A teenager who shaved his head to raise money for a cancer charity has been put in isolation for three days for 'breaking school rules'.
Stan Lock, 14, cut off his hair after seeing the way in which friends and family had been affected by the disease, saying that he wanted to raise money for Macmillan "because cancer affects so many people".
But Churchill Academy in North Somerset have told the schoolboy that he must continue to stay in exclusion until his hair grows back to "at least a number two" - which could take weeks.
Stan, who got the 'number one' cut on Sunday, after playing rugby for Winscombe RFC, has reportedly been "overwhelmed" by messages of support from friends and fellow pupils at the school.
He had already raised more than £200, but this has now risen to more than £2,600.
Stan, who has also started a petition to 'Free Stan Lock', wrote on his JustGiving page: "Unfortunately for me the Head Teacher at my school decided on Monday that may hair cut was too extreme and has placed me in isolation for at least the rest of this week !
"Whilst this felt like a punishment to begin with for doing something for charity the support that I have been given by other students, parents and the media has been fantastic and I dont regret having my head shaved for MacMillan at all."
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Stan's mother, Melanie Rees, 47, said that she was "incredibly proud" of what her son had done.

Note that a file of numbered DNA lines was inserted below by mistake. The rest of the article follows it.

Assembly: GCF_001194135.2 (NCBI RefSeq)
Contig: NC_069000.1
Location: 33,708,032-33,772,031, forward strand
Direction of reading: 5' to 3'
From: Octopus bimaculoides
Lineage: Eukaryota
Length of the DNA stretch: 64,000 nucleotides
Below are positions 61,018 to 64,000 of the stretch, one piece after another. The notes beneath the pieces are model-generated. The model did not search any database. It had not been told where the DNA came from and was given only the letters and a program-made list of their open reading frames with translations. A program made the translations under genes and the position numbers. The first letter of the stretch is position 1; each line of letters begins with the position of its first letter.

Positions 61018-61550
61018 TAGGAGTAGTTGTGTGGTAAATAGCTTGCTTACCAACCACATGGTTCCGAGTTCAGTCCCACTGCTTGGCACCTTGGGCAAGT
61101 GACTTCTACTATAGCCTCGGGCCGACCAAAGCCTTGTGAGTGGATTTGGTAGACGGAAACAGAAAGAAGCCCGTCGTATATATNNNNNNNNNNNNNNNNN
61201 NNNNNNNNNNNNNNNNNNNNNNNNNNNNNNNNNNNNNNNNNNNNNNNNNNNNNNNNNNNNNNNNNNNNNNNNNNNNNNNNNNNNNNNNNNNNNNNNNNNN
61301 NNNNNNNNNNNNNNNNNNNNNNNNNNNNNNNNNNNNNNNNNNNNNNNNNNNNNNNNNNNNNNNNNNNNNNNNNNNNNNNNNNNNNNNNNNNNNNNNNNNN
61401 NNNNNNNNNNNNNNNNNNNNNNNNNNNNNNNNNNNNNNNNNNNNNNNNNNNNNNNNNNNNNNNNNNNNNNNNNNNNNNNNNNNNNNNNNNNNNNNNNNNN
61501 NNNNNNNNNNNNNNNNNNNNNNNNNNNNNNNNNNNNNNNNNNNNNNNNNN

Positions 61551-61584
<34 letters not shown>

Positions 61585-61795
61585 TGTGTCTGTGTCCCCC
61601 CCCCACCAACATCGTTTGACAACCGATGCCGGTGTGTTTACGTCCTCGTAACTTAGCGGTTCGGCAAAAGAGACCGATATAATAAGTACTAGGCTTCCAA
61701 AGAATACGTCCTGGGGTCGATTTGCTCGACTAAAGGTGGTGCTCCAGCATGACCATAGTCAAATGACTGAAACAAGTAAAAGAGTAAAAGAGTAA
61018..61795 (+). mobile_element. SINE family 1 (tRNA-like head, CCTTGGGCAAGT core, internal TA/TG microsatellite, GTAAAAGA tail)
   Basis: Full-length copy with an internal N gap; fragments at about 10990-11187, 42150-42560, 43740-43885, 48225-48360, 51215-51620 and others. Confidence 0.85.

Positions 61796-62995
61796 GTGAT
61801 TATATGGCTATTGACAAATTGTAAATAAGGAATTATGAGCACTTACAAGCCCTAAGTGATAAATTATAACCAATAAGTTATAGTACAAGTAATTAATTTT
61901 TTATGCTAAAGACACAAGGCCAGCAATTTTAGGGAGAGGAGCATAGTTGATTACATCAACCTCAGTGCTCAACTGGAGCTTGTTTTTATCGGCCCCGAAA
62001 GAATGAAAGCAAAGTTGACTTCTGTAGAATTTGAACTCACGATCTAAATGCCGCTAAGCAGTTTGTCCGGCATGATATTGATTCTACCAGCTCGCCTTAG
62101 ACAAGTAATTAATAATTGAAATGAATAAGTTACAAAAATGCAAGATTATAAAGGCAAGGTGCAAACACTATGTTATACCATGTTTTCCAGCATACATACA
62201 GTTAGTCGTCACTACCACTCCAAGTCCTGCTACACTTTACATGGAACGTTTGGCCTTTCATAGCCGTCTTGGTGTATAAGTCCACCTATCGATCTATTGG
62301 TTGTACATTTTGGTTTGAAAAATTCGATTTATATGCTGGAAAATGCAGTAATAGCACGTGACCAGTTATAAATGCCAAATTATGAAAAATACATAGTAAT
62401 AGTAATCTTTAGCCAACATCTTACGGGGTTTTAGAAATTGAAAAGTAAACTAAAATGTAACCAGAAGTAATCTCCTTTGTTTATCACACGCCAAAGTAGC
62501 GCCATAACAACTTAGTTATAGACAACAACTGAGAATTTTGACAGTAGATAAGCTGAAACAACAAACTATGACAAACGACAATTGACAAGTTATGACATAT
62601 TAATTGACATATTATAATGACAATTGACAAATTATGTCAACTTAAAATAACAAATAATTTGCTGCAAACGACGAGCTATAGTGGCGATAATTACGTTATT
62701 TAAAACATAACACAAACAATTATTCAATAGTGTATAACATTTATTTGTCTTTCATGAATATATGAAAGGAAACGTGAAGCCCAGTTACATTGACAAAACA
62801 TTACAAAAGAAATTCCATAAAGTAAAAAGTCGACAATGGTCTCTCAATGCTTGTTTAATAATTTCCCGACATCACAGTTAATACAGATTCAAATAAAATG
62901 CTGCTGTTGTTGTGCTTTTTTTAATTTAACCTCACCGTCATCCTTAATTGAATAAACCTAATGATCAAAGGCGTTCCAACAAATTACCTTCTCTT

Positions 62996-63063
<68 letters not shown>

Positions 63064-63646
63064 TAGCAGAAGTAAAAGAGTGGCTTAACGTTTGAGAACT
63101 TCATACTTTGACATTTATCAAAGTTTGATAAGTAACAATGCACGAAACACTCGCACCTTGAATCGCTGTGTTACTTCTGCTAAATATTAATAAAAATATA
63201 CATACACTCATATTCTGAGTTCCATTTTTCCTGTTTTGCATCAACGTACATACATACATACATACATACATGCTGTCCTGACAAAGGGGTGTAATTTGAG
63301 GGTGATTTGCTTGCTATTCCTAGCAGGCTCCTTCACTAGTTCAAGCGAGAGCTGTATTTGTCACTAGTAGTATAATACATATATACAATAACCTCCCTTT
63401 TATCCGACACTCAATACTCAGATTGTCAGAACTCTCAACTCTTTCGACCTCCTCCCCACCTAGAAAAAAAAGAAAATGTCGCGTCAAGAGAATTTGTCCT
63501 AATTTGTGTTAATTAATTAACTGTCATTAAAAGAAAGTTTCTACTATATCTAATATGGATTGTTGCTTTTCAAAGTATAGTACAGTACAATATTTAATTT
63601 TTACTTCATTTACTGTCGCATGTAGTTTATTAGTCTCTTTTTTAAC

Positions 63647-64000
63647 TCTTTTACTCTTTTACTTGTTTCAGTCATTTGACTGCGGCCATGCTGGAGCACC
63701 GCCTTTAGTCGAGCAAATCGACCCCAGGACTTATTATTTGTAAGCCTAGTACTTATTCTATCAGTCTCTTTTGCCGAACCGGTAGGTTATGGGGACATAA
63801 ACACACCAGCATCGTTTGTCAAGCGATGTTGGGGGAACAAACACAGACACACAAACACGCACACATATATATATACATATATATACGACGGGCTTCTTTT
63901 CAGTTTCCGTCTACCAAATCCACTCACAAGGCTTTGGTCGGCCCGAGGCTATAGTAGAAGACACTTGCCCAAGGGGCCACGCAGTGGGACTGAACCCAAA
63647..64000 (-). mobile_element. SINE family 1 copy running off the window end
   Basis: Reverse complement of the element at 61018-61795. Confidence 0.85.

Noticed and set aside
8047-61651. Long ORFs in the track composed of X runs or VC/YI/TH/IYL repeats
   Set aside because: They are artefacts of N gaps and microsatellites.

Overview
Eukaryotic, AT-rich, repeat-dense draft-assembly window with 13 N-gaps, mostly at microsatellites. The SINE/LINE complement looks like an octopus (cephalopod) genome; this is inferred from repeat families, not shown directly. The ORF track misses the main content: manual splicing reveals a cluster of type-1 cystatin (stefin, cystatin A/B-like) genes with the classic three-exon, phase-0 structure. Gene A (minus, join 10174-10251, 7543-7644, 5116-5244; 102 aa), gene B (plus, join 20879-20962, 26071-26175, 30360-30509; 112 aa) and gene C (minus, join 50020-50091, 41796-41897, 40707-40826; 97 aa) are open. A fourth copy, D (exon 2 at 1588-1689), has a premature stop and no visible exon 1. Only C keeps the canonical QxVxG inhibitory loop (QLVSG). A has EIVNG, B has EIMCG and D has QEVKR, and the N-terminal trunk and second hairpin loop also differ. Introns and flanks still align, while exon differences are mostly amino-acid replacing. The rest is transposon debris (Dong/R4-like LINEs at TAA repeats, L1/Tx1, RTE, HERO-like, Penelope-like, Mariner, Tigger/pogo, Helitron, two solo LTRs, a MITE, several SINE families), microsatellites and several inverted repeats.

"We've had a number of friends and family affected by cancer, and though it has been nothing recent, it is something that's been playing on his mind," the Daily Mirror reported.
She said that Stan had been worried that he was in "serious trouble" over the cut, adding: "I'd hoped the school would have shown some element of judgment and would have made an exception."
Churchill Academy's website states that parents are urged to check with the school before pupils have an "extreme hair colour or style", and warns that diversion from the dress code, including "very short hair", will result in isolation.
Head teacher Dr Barry Wratten said the school was reviewing whether Stan should remain in isolation.
"I do not favour speaking publicly about individual students or their families and will not do so now," Dr Wratten said.
"I am happy to speak more generally: we have held a firm line against those who decide to flout our behaviour policies for many years - it is only by doing this can we uphold our standards and make sure we are fair to all. In the past parents have approached us about stunts to raise money for charity and we have been able to advise and work with them to avoid any difficulty.
"At times, some parents do not do this and do not advise their children of potential problems. As such in these circumstances they let their children down and place them in an unnecessarily difficult position and also undermine the authority of the school."
Additional reporting by PA